AN END OF THE YEAR
It is that time of the year again when we reach out to you for
help. Our weekly e-mailings now go to almost 9,000 recipients. Our
webpage, "Preacher Exchange" has had 390,000 "hits" since last
Advent. We have kept these Spanish and English resources free so
those in poorer parishes and the developing world can have access to
them. Judging from the emails I get, that is exactly what is
happening. We can’t continue this service without your help – so
Every day our community prays for our benefactors. And so you and
your loved ones will be remembered at our daily Eucharist and prayer
during these special days of Advent and Christmas.
Send tax deductible checks to:
Payable To: Dominican Friars
Vince Hagan Dr.
Irving, Texas 75062-4736
Or: For an online donation go to:
Advent begins in a very somber tone. Looking back over the
readings of the past two weeks we hear sobering warnings. On the
first Sunday of Advent we were cautioned that signs in the heavens
will cause people to "die of fright" (Lk 21: 25-28). Last Sunday
John the Baptist "proclaimed a baptism of repentance" (3: 1-6).
In our tradition, this Sunday was called "Gaudete (Rejoice)
Sunday." The name was derived from the opening lines of today’s
Philippians reading: "Rejoice in the Lord always, again I say
rejoice… the Lord is near." The first reading from Zephaniah is also
exuberant, as the Prophet proclaims, "Shout for joy, O daughter
Zion. Sing joyfully, O Israel!"
The prophet is not a cheerleader in front of an excited crowd of
victorious sports fans. Quite the contrary. Zephaniah has been
castigating people for their sins (1:6; 2:10) and their lack of
trust in God. The people were soon to face destruction at the hands
of the Babylonians. Prophets saw such disasters as God’s punishment
on their infidelity. Today the prophet announces God’s judgment on
the people and – surprise! – God "will come and remove the people’s
guilt." Zephaniah proclaims that even in the worst of times, God
does not abandon God’s people.
Isn’t that the God we celebrate in Advent? Despite very hard
times in our world, nation and church, God will not abandon us. In
fact, the prophet tells us, "The Lord is in your midst." The prophet
invites us to open our eyes and ears and take note how close God is.
So, have you noticed God in your midst when you: find the right
words to console a grieving friend; start anew after a life-altering
event; experience forgiveness in the Sacrament of Reconciliation, or
through the healing words of one you have offended; persevered in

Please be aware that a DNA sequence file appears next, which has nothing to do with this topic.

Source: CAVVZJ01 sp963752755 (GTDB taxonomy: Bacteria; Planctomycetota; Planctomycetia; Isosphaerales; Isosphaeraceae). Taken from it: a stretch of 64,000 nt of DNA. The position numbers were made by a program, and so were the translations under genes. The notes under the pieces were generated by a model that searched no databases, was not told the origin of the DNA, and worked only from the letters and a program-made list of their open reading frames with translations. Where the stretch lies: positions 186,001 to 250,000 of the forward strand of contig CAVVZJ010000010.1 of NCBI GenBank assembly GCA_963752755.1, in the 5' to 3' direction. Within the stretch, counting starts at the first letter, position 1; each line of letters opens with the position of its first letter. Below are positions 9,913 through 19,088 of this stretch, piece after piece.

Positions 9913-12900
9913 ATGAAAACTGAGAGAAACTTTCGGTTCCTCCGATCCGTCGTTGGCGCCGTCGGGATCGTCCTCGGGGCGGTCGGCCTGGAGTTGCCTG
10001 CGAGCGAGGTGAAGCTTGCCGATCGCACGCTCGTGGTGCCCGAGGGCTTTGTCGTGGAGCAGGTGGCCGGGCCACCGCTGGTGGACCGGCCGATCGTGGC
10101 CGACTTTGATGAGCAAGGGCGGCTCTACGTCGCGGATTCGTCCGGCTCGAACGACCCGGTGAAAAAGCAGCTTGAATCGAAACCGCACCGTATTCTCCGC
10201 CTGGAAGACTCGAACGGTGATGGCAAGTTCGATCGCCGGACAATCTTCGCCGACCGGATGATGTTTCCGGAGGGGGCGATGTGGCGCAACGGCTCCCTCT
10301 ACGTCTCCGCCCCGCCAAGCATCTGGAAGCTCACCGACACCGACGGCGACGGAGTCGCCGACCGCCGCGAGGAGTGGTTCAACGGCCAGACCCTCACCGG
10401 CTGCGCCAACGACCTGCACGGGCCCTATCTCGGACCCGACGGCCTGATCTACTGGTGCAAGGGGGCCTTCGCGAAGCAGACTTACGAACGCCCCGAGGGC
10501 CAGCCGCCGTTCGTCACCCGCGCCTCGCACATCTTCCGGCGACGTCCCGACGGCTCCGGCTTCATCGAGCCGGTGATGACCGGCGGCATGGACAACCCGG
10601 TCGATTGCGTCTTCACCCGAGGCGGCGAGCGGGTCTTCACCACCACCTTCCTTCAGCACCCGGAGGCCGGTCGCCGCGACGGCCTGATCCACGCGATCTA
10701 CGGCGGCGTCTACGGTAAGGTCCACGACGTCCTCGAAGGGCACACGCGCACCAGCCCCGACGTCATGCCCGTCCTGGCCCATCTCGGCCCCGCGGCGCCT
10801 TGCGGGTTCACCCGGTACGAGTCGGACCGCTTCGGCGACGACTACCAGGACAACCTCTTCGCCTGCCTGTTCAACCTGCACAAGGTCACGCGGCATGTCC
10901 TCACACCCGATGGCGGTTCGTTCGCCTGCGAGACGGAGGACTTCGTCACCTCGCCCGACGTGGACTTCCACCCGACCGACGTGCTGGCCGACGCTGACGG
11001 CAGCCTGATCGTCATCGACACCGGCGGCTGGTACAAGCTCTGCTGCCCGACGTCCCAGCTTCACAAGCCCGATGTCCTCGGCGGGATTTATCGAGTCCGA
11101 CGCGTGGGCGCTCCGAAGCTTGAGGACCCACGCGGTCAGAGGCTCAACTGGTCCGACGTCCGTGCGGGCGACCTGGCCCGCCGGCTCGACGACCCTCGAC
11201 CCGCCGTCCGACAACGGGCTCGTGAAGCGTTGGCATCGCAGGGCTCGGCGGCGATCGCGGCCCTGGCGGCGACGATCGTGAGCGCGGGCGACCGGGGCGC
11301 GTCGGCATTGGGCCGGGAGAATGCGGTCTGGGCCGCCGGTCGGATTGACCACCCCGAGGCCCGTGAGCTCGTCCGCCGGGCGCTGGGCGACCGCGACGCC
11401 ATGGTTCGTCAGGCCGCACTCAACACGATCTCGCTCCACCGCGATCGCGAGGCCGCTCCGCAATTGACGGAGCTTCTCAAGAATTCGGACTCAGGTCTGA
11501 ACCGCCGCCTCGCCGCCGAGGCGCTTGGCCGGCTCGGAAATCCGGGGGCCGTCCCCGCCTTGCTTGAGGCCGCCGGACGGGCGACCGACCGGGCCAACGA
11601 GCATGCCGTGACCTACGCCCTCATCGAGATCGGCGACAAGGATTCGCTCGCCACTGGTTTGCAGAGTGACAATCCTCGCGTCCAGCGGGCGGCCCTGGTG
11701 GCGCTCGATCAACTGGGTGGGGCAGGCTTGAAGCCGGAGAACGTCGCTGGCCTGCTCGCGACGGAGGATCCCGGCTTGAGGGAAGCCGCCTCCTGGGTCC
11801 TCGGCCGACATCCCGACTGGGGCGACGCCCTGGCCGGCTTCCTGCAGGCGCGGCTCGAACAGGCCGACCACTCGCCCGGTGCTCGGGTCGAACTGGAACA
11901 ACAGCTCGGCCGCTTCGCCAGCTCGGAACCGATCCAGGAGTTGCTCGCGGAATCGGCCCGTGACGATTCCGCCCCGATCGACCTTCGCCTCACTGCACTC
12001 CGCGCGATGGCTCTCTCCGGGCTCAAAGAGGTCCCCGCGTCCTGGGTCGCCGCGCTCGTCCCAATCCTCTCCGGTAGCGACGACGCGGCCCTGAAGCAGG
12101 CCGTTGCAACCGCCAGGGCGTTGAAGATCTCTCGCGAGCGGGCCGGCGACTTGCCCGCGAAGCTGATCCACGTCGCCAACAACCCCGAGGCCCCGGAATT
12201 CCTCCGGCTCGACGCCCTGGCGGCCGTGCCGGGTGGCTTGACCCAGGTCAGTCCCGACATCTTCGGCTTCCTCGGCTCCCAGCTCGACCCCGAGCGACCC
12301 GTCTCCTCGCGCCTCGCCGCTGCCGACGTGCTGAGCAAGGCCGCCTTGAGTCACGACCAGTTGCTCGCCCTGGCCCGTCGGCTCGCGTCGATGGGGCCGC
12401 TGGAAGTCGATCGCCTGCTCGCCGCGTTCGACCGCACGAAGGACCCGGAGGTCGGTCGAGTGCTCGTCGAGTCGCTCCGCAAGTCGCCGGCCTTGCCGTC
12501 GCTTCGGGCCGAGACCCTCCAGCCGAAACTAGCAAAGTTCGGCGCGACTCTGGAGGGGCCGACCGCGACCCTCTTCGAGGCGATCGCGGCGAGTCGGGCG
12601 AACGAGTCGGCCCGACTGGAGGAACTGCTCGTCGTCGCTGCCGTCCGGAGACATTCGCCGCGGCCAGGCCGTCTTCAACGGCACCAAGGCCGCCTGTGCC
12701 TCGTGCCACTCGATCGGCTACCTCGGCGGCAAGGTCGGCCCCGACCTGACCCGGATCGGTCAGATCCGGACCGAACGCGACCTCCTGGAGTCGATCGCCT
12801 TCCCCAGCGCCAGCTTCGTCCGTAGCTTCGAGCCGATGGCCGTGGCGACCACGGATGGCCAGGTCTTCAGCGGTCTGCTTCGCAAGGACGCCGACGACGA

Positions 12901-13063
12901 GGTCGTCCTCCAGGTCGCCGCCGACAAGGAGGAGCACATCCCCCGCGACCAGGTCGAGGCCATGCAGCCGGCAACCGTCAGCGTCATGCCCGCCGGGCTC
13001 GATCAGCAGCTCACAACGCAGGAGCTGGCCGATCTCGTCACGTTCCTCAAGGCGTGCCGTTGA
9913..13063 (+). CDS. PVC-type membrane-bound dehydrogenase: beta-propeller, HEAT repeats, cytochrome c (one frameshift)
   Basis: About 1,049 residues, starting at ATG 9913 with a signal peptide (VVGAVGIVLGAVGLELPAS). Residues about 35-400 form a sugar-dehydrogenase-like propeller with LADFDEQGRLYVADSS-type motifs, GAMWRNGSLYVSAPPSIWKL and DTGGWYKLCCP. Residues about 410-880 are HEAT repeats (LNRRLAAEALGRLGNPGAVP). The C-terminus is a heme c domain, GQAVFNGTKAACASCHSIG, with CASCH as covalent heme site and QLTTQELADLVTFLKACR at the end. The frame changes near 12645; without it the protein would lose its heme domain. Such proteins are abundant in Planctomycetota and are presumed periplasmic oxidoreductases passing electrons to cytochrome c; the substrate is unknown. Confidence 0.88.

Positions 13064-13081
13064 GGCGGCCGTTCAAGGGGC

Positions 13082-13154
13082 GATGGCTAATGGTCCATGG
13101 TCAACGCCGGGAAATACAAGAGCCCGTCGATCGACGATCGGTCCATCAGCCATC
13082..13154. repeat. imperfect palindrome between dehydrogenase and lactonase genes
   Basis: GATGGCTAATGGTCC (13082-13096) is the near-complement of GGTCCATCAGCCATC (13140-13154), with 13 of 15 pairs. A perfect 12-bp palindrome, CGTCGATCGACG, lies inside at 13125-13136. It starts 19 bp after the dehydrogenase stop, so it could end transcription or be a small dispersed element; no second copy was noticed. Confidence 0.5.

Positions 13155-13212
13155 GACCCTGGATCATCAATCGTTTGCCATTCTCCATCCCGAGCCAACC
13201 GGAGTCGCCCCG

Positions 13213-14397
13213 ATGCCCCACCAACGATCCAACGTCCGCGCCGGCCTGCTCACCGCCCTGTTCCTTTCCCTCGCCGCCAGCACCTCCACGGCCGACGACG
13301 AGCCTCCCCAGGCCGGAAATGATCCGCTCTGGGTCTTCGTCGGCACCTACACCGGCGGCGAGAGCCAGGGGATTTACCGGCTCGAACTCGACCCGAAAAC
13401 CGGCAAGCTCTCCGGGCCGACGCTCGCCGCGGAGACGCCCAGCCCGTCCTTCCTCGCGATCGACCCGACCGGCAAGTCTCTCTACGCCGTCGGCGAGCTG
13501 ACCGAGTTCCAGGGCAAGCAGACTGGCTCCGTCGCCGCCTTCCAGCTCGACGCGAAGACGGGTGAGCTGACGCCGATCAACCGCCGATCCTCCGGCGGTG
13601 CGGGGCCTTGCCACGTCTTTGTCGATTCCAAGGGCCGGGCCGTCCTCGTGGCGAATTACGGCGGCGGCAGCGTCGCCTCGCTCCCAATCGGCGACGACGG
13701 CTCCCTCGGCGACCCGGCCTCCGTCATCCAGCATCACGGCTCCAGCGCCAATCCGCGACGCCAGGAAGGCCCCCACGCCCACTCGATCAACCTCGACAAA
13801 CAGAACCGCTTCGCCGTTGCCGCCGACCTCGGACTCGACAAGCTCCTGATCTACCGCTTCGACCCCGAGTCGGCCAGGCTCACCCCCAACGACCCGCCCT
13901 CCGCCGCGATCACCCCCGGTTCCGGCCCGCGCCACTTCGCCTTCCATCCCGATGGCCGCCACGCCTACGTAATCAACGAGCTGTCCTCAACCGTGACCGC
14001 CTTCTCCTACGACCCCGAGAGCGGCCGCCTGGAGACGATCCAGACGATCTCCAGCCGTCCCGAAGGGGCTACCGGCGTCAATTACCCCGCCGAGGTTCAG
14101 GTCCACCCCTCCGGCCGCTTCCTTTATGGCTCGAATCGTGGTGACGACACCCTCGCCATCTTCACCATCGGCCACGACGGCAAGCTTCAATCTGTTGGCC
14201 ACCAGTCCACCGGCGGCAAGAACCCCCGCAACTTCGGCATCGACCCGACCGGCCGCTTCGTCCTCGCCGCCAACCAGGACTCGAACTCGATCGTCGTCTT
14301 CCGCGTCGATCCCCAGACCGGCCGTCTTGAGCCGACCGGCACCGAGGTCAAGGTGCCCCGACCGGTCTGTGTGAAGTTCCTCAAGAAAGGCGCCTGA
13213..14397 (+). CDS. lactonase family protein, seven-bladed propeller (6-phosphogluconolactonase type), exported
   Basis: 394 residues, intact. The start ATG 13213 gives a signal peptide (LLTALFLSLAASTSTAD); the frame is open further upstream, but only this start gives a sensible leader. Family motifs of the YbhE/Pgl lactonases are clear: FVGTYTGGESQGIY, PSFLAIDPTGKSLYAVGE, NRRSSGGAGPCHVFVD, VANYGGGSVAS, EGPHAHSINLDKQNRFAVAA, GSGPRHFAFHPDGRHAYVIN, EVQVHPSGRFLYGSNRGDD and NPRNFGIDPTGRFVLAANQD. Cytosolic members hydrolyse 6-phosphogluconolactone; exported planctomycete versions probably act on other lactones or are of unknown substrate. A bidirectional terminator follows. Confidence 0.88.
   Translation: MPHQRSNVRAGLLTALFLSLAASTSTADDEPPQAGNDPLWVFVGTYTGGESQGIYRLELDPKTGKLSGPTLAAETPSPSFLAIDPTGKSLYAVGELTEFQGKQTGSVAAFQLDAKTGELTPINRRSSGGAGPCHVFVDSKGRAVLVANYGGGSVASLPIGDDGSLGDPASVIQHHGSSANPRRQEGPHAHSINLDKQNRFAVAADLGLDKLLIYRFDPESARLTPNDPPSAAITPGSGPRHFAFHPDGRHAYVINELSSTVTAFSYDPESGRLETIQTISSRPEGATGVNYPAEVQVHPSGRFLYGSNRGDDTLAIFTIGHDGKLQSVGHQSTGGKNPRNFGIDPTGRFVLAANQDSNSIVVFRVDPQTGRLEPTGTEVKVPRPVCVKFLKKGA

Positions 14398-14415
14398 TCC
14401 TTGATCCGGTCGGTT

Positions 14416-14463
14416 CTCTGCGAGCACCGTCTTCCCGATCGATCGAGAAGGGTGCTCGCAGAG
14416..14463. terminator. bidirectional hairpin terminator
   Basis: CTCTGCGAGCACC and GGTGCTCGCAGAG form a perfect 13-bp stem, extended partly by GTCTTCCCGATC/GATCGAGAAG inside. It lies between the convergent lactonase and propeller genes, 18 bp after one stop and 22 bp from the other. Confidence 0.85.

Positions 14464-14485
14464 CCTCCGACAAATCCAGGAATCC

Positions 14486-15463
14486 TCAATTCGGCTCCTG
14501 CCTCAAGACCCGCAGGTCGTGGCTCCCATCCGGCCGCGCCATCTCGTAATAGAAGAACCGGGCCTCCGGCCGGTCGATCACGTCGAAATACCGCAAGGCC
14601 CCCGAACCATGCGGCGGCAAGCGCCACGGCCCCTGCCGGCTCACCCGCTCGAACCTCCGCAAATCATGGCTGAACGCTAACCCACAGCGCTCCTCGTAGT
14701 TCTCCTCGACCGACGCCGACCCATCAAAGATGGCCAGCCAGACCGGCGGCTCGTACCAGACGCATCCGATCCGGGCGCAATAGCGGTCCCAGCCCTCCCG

seeking the rights of another; shared in your parish’s efforts to
feed the hungry; bought gifts for children at Christmas, etc.? These
and many other experiences stir us to proclaim with Zechariah, "The
Lord is in your midst!"
John the Baptist gives us clear directions how to prepare for the
coming of Christ. His hearers wanted to know what they could do to
be members of the coming kingdom of God. His advice to them was
practical, within their reach. Share with people in need; feed the
hungry; be fair in business practices and content with what you
have. John backed up his words with the witness of his life. He
lived an austere life in the desert; spoke frankly to people; did
not curry favor with people of means and the religious hierarchy. He
urged listeners who came to him to turn away from greed and
indifference and to practice love of God and love of neighbor. The
people who went to John heard what they needed to know to prepare
for the coming of God’s Anointed One. Did they all respond to what
he told them? Apparently many did because Luke tells us he baptized
people in the Jordan.
What about us during Advent? How shall we, the baptized, respond
to what John tells us? During this preparing-time what do we need to
change in our way of acting and how can we unclutter our lives? Who
are the people we need to help because they are in physical, or
Maybe John was a disappointment to those who went out of their
way to listen to him. Were they looking for a special spiritual
practice to follow? Did they expect John to tell them to adopt his
rigorous way of life – praying and fasting in the desert? Or, maybe
they were content with their lives, and expected John to pat them on
the back, "You’re doing a good job, keep up the good work and you
will be ready for the Messiah when he comes." Well, that wasn’t what
he told those who came searching: what he said was, "Change your
John was asking for ethical reform and repentance. He didn’t
preach doctrine, or merely talk about Christ’s coming. He asked
people to do things immediately and not to procrastinate, because
God was about to perform a great sign for them and they needed to be
alert and ready. After their long waiting the Messiah was finally
coming. People who went out to hear John and who accepted his
baptism, were filled with the desire to heed his words and change
their lives. God was drawing close. They set a good example for us,
who also yearn for the Savior to come and deliver us from what keeps
us bound to our past and the ways of this world.
Despite the enthusiastic crowds who had come out to hear him,
John knows he is not the One they were expecting. When that One does
come, John testifies, he will baptize with the Holy Spirit and fire.
The Spirit, the wind, will enable people to separate the chaff, the
useless in their lives, from the wheat that is lasting and
Jesus is the source of the Holy Spirit who connects us to God and
one another; our life energy. The Spirit enables us to live the
simple lives of integrity and commitment that John called his
hearers to follow. The Spirit inspires, directs and enables us to
follow and persevere in the way Jesus has shown us. His life is not
reserved to just a few compatible and determined followers. Instead,
because of the Spirit, all are invited and moved to respond to the
One we are preparing this1 Advent to receive.